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Washington Redskins 2011 NFL Draft Review
By Scott Garbarini, NFL Editor

1 - Ryan Kerrigan, OLB, Purdue (6-4, 267);
2 - Jarvis Jenkins, DE, Clemson (6-4, 310);
3 - Leonard Hankerson, WR, Miami-Florida (6-1, 209);
4- Roy Helu, RB, Nebraska (5-11, 219);
5 - Dejon Gomes, S, Nebraska (5-11, 208);
5 - Niles Paul, WR, Nebraska (6-1, 224);
7 - Brandyn Thompson, CB, Boise State (5-9, 189);
7 - Maurice Hurt, OG, Florida (6-3, 318);
7 - Markus White, OLB, Florida State (6-3, 266);
7 - Chris Neild, NT, West Virginia (6-1, 319)

Top Picks Analysis: The quarterback-needy Redskins passed on Missouri prospect Blaine Gabbert with their original first-round pick (No. 10 overall), instead opting to trade down six spots with a possible eye on Florida State's Christian Ponder. When Ponder surprisingly went to Minnesota at No. 12, the team switched gears and took Kerrigan, a high-motor player who racked up 13 sacks as a defensive end at Purdue last season. Though there are questions as to whether he's fluid enough to be able to play in space as a 3-4 outside linebacker, Washington plans to start him alongside pass-rushing terror Brian Orakpo immediately. Jenkins, picked 10 spots ahead of more heralded Clemson teammate Da'Quan Bowers, should also see time as a rookie on a defensive line that needed a stout run stuffer who's young. Hankerson gives head coach Mike Shanahan's offense a desired big-bodied receiver, but struggled at times with drops during his college career.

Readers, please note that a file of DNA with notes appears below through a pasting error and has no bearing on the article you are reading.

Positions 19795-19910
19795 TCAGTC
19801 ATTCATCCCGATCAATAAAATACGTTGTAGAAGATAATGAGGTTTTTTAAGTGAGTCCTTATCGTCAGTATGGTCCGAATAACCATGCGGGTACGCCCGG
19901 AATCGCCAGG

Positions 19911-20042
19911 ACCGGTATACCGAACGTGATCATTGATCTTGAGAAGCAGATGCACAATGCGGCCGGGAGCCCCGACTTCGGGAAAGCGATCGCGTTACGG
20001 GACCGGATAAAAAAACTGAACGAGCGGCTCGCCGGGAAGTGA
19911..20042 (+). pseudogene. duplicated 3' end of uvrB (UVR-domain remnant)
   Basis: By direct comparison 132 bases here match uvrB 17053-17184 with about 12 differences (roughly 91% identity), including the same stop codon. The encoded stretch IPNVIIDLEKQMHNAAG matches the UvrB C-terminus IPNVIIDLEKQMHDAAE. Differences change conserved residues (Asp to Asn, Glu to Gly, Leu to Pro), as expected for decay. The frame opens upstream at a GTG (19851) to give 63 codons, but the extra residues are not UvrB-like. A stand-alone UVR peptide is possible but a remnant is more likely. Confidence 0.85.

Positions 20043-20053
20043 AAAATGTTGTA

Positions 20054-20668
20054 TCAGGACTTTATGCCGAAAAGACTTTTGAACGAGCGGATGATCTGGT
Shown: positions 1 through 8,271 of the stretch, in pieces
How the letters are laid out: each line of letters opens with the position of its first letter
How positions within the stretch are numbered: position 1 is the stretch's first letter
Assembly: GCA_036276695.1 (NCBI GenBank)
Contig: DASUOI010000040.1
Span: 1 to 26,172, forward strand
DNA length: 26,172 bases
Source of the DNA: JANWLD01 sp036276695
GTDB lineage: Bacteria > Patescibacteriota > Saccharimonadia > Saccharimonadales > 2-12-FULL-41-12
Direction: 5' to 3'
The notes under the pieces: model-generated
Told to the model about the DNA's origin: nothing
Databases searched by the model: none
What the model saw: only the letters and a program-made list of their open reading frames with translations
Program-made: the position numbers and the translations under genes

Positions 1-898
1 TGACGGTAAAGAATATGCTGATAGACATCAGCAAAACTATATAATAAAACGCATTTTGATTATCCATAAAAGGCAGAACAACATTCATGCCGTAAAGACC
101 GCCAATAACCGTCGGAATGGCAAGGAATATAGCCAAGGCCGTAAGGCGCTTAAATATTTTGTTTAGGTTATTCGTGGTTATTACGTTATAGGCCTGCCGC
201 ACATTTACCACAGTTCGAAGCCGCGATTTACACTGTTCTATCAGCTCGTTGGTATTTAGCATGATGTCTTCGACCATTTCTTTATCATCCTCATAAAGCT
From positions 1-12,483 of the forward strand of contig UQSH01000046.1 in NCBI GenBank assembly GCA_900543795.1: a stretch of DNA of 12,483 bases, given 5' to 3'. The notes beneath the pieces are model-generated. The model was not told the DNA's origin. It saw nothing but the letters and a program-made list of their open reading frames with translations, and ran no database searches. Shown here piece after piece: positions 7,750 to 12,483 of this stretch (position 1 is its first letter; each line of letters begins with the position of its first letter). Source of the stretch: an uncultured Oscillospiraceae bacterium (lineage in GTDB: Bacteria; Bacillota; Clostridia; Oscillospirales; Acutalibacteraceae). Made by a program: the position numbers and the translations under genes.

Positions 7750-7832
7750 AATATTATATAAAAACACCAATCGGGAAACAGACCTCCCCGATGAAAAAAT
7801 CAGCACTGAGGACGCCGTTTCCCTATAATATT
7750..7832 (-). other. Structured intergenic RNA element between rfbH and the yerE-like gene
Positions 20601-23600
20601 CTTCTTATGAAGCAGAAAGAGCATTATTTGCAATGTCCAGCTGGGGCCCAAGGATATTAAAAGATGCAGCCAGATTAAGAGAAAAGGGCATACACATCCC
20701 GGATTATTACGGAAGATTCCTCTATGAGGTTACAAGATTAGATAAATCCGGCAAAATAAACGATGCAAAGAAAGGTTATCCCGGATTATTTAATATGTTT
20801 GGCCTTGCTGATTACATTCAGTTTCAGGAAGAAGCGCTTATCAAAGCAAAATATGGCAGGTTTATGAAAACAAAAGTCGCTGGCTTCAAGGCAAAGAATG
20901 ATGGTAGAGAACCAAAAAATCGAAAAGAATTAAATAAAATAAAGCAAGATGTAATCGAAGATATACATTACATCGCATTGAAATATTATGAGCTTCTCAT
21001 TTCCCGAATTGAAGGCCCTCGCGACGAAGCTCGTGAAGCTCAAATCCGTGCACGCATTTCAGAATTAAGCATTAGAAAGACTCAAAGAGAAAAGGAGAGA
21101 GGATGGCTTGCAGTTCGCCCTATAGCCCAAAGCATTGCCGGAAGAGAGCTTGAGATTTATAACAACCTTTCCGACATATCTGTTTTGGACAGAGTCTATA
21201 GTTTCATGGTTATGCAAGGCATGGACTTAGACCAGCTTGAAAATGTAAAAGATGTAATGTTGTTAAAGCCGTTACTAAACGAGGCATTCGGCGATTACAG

Best Value Pick: Helu, the first of three consecutive Nebraska players chosen by the Redskins, is a big back with cutback skills that make him well-suited for Shanahan's zone-block scheme. He'll give the brittle Ryan Torain a run for his money to be the team's feature back this fall.

We Question Why: GM Bruce Allen traded down four times in the first two rounds in an attempt to stockpile picks. While there's no doubt the Redskins have to get younger, Allen also missed out on landing some potential impact players in his quest to add a bunch of fifth and seventh-rounders to the roster.

Summary: This was the antithesis of a typical Redskins draft, with Allen continually dealing down to acquire more young players instead of following the old regime's lead of squandering valuable picks for veteran stopgaps. While the Redskins did bring in some rookies who can surely help, there seems to be more quantity than quality and Kerrigan's a questionable fit as a linebacker in a 3-4. And there's also the fact that Washington is still without a quarterback.